Sports

Stanford women wrap up NCAA swim with more records

 

Stanford's Simone Manuel stole the show again at the NCAA Women's Swimming and Diving Championships on Saturday evening at the Greensboro Aquatic Center. The freshman set an American record in the 100-yard freestyle as part of a 1-2 Stanford finish with Lia Neal and anchored the American record- setting 400-yard freestyle relay to help the Cardinal finish in third place.

Manuel raced to a finishing time of 46.09 in the 100 freestyle to eclipse Abbey Weitzeil's American record 46.29 from this past December and fly by the NCAA field by more than a second. The Sugar Land, Texas, native led from start to finish, including a 0.16 advantage over eventual third-place finisher Natalie Hinds of Florida at the halfway point.

Manuel also erased the NCAA record of 46.61 by Arianna Vanerpool-Wallace of Auburn in 2012.

"When I looked over to the right I saw my team cheering," Manuel said. "That was all I could take away from it. I don't have my glasses on so I couldn't really see the time but when I did I was pretty shocked and excited."

It was the second time Manuel was on top of the podium after an individual event, as she won the 50-yard freestyle Thursday. Manuel is the first Cardinal swimmer to win the 50 and 100 in the same year since Jenny Thompson did it in 1992 and 1993. Thompson and Jenna Johnson (1986, '87) were previously the only two Stanford swimmers to accomplish the feat.

Sophomore Lia Neal was the closest to Manuel at 47.13 and 0.06 ahead of Hinds. It is Neal's second straight second-place finish in the event.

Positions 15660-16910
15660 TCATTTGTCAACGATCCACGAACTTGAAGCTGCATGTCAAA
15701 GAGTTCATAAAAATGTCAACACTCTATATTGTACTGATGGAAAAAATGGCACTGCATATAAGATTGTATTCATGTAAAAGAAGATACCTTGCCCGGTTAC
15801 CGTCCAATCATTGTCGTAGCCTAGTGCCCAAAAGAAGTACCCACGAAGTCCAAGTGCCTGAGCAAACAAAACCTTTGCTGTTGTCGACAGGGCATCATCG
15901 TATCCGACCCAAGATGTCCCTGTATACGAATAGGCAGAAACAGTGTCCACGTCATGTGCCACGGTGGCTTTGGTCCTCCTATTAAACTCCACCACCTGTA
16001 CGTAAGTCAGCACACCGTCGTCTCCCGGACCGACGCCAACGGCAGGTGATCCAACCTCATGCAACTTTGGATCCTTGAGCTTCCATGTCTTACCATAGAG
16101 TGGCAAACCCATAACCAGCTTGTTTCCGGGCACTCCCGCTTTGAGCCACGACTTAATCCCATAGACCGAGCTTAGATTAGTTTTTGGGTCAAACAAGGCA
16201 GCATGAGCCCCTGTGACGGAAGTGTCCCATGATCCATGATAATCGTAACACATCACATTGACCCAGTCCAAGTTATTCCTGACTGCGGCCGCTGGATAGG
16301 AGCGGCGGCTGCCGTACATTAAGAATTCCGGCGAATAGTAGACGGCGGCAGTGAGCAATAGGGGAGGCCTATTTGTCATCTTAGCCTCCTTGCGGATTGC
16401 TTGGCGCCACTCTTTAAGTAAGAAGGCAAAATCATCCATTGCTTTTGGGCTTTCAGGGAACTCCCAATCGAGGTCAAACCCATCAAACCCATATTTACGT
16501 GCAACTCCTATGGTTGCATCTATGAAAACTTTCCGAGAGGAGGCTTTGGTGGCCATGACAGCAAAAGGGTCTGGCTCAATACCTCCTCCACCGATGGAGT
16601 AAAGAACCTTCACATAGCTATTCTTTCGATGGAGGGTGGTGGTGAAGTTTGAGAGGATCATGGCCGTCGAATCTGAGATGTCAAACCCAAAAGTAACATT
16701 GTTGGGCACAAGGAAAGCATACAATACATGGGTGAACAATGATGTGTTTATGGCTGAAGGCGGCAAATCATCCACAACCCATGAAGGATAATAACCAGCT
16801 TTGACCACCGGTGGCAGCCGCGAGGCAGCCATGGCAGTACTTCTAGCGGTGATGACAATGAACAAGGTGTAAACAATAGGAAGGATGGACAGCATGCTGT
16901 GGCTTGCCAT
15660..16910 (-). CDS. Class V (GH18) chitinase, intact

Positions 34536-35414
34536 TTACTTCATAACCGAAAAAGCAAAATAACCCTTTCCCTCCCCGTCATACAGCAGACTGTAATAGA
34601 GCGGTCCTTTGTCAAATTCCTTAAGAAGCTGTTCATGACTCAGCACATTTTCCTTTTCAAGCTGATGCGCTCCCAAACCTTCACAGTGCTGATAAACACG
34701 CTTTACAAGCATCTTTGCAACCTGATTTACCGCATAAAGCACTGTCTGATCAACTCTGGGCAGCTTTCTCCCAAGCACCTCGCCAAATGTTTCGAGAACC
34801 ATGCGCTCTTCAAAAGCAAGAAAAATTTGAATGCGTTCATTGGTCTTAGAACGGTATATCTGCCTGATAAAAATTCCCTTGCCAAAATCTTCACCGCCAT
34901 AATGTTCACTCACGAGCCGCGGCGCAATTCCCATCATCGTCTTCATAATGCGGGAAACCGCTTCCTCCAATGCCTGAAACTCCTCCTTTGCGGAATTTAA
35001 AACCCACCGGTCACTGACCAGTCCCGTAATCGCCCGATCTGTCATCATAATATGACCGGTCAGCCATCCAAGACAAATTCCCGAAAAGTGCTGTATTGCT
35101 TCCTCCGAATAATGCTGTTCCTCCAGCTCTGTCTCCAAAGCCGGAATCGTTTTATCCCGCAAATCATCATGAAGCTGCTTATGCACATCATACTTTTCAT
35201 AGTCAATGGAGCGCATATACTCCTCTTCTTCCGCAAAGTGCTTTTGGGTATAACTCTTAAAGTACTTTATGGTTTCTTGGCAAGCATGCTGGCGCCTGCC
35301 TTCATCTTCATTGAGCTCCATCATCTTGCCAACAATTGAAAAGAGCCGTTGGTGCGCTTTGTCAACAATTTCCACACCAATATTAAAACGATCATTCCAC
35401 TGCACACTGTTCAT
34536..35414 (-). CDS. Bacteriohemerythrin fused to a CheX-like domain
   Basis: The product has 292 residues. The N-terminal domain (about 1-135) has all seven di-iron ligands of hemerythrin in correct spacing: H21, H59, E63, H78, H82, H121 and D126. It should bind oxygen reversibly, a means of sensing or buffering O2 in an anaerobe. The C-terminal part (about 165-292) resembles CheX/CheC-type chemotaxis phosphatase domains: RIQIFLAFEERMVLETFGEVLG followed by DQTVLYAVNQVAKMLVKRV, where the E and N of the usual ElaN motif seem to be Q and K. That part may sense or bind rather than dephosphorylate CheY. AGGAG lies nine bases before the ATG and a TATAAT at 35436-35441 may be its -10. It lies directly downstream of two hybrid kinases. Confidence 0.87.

Neal and Manuel later combined with freshmen Janet Hu and Lindsey Engel to take down the second American record of the night. On the final event, Stanford stopped the clock in 3:08.54, highlighted by Manuel's finishing 45.79 split to earn its second relay title of the meet -- the 400 medley relay being the first. The time smashed the Cardinal's season best and program record 3:10.69 from earlier this season in addition to lowering the NCAA and U.S. Open records of 3:09.40.

Katie Olsen, Stanford's lone senior at the meet, went for third in the 200-yard breaststroke to finish her collegiate career. Her time of 2:07.06 was just ahead of Notre Dame's Emma Reaney's 2:07.10 in fourth. Minnesota's Kierra Smith stormed to a 2:04.56 to win the event.

Engel also picked up points by earning seventh in the 'B' final of the 200-yard butterfly. She qualified with a 1:55.60 prelim time to win the second heat before clocking 1:55.90 in the finals. Both times were well ahead of her seed time of 1:57.12.

Lilly Hinrichs chipped in a 13th-place effort in the platform diving competition earlier in the afternoon. Hinrichs missed qualifying for the finals by 0.3 before earning fifth in the consolation finals with a score of 287.25.

Stanford, however, failed to score points in the 1,650 free and 200 back.

California's 513 points topped Georgia's 452 for the national championship. Stanford scored 363 for third, ahead of Texas A&M's 231 in fourth.

"I don't know if it was exactly what we were expecting, but we knew that being in the top four was an important goal for us," said Stanford coach Greg Meehan. "We had a lot of things that we went through this year, and some challenges that we faced in the fall and again mid-year. I'm just so proud of this group for just working through that. Especially with the youth that we have, to kind of work through some of those things is so impressive. They are so resilient. This third place finish is about as meaningful as a finish as I think I've ever had."

Stanford extended its streak of top-eight finishes to 36 consecutive years. The Cardinal has been in the top eight every championship meet the NCAA has sponsored and claimed a top-five spot for the 12th time in the past 13 seasons.

The future is bright for Stanford, which had 10 of 16 swimmers competing at the NCAA meet for the first time. The Cardinal will have the services of world recordholder and Olympic gold medalist Katie Ledecky next season, as well.

— Stanford Athletics

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